One key thing that underpins a large portion of these orders is that many are not from trucking companies, but large corporations that are factoring the reduced greenhouse gas emissions of a switch away from diesel in their decision. Carbon footprints have become bigger factors in many corporate investment decisions over the past several years, and they are likely to become increasingly important because shareholders are saying that how companies address climate change is more important to them.
That's great for Nikola, Tesla (NASDAQ: TSLA), and other companies developing commercial transportation powered by lower-emission energy sources (including Clean Energy's Redeem biomethane).
Nonetheless, the risks are still enormous simply because nobody -- not Nikola, not Tesla, not any of the big truckmakers -- has proven that these technologies can reliably meet the demands of operating 100,000 miles per year across various environments and hauling applications.
And therein lies the biggest risk for Nikola. Despite having over $10 billion in orders in hand, the company has yet to demonstrate it can deliver on what it is promising, and it will likely be a year or longer before potential buyers can find out if Nikola's trucks meet their expectations.
That's a massive "if," and a long wait before we get an answer. And Nikola won't sell a single product over that period.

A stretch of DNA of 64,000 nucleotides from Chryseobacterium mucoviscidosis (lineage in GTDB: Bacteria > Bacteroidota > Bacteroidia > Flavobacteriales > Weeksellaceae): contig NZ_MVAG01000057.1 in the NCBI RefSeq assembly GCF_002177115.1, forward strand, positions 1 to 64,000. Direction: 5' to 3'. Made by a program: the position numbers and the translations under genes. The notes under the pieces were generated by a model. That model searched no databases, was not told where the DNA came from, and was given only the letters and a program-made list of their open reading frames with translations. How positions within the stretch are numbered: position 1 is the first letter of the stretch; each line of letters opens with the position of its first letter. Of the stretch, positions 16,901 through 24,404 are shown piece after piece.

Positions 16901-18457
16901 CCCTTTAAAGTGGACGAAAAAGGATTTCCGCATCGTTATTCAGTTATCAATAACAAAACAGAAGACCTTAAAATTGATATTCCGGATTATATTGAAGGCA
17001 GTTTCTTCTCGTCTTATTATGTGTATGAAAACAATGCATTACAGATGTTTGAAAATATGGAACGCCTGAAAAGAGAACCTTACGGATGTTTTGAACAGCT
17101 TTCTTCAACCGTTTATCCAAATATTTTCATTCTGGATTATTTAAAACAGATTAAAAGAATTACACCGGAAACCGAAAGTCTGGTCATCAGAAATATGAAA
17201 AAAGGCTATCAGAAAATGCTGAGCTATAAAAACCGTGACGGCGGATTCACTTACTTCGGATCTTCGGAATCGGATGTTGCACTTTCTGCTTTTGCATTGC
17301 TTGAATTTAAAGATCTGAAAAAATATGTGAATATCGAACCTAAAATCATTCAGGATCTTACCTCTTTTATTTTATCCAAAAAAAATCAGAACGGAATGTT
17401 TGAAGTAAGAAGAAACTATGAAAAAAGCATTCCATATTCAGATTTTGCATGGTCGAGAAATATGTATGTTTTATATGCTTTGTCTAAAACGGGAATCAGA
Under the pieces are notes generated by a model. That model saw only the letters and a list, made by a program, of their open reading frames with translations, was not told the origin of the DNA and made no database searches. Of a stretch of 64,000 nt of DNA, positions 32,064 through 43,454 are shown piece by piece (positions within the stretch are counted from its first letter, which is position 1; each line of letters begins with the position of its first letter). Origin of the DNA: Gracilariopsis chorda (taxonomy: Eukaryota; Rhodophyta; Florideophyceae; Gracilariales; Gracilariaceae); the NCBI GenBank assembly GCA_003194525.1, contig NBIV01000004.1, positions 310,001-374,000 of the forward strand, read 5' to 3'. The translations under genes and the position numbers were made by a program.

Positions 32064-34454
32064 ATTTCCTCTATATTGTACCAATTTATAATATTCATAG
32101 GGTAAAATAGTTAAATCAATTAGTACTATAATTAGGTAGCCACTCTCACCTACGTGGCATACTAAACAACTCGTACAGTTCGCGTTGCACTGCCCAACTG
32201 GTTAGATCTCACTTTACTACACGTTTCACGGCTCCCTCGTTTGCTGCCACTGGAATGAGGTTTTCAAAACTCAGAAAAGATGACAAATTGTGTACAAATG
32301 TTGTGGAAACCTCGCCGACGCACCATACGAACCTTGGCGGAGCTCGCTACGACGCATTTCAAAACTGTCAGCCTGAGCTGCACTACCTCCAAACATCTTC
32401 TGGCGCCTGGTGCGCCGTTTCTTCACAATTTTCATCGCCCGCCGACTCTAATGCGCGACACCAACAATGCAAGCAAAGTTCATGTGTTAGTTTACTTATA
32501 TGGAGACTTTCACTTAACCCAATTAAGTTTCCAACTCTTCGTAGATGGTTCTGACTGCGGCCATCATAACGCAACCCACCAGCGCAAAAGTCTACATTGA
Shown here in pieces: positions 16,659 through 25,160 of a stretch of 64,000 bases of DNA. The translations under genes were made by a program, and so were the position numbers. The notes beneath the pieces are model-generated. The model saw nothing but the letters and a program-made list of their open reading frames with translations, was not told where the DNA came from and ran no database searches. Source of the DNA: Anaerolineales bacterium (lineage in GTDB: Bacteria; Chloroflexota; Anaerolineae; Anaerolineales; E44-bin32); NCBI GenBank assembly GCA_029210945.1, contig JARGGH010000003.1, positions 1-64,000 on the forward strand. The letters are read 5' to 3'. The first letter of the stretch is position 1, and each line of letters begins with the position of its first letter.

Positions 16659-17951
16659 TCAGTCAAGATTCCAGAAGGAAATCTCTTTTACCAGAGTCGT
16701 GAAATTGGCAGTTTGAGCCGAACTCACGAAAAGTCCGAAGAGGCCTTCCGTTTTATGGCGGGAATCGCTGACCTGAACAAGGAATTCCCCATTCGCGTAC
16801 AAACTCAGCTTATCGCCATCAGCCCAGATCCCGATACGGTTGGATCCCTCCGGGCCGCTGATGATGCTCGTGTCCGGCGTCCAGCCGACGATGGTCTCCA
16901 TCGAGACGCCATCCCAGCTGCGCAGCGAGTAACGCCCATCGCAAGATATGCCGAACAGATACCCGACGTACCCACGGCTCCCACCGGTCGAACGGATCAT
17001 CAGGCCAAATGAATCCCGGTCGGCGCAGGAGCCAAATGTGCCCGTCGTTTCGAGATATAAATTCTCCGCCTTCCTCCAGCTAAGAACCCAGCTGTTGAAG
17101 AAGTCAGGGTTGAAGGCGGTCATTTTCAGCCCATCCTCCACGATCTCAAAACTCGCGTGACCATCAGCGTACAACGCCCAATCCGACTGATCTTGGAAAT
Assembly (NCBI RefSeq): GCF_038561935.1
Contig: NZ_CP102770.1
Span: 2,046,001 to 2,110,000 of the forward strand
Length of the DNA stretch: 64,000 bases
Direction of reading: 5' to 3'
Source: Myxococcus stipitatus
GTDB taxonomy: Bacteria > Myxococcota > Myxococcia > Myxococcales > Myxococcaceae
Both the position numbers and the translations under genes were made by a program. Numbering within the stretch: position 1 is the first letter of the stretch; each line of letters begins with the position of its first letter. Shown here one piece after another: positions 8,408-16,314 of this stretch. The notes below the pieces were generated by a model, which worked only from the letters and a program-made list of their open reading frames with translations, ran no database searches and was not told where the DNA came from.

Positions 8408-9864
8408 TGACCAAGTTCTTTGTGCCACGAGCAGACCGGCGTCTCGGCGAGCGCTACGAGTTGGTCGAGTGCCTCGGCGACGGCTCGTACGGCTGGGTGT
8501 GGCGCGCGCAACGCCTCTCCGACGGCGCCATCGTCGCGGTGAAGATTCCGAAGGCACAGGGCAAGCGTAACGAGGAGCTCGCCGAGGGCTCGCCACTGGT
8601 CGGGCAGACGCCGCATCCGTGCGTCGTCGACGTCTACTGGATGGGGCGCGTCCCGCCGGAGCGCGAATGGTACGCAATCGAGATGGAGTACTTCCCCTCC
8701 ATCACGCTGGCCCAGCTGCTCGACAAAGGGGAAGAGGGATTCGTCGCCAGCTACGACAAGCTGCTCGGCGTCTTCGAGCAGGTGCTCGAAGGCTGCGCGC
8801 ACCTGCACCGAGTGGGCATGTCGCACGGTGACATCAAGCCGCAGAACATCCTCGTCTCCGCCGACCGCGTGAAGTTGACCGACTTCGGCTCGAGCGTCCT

I also expect it will neither be the first nor the only company to bring a zero-emissions truck to the mass market. Competition will be fierce. The incumbent truck and powertrain makers aren't just going to roll over and cede the market to an upstart that's never sold a single truck before.
A compelling story, but a massively risky investment
Look, anyone who really thinks Nikola has justified a market cap that's already higher than Ford's is wrong. Nikola at this point is a great story stock. The idea of a zero-emissions heavy truck is compelling, exciting, and would be amazing for humanity and the planet.
I also think the odds are pretty good that Nikola will develop and sell battery-electric and hydrogen-electric trucks. The technical barriers are getting lower, and a growing desire to reduce emissions is shifting the narrative in boardrooms and fleet managers' offices.
But based on its current valuation, I think it's probably more likely that Nikola investors will lose money over the next three years than that the stock will ever prove a millionaire-maker investment.
At this point, we don't even know if Nikola can become a viable going concern. It has no manufacturing, servicing, or refueling footprint. It's just a great idea with potentially a compelling technology.
The market already values the company in the same range as some of the world's biggest truck and engine makers. That prices in some incredibly high expectations for a company that is still a year or more away from commercial production. The stakes are incredibly high, and at its current valuation, even if Nikola executes perfectly, that wouldn't guarantee good returns for investors opening positions today.
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Jason Hall owns shares of Clean Energy Fuels and Nikola. The Motley Fool owns shares of and recommends Tesla. The Motley Fool recommends Anheuser-Busch InBev NV, Clean Energy Fuels, and Cummins. The Motley Fool has a disclosure policy.
The views and opinions expressed herein are the views and opinions of the author and do not necessarily reflect those of Nasdaq, Inc.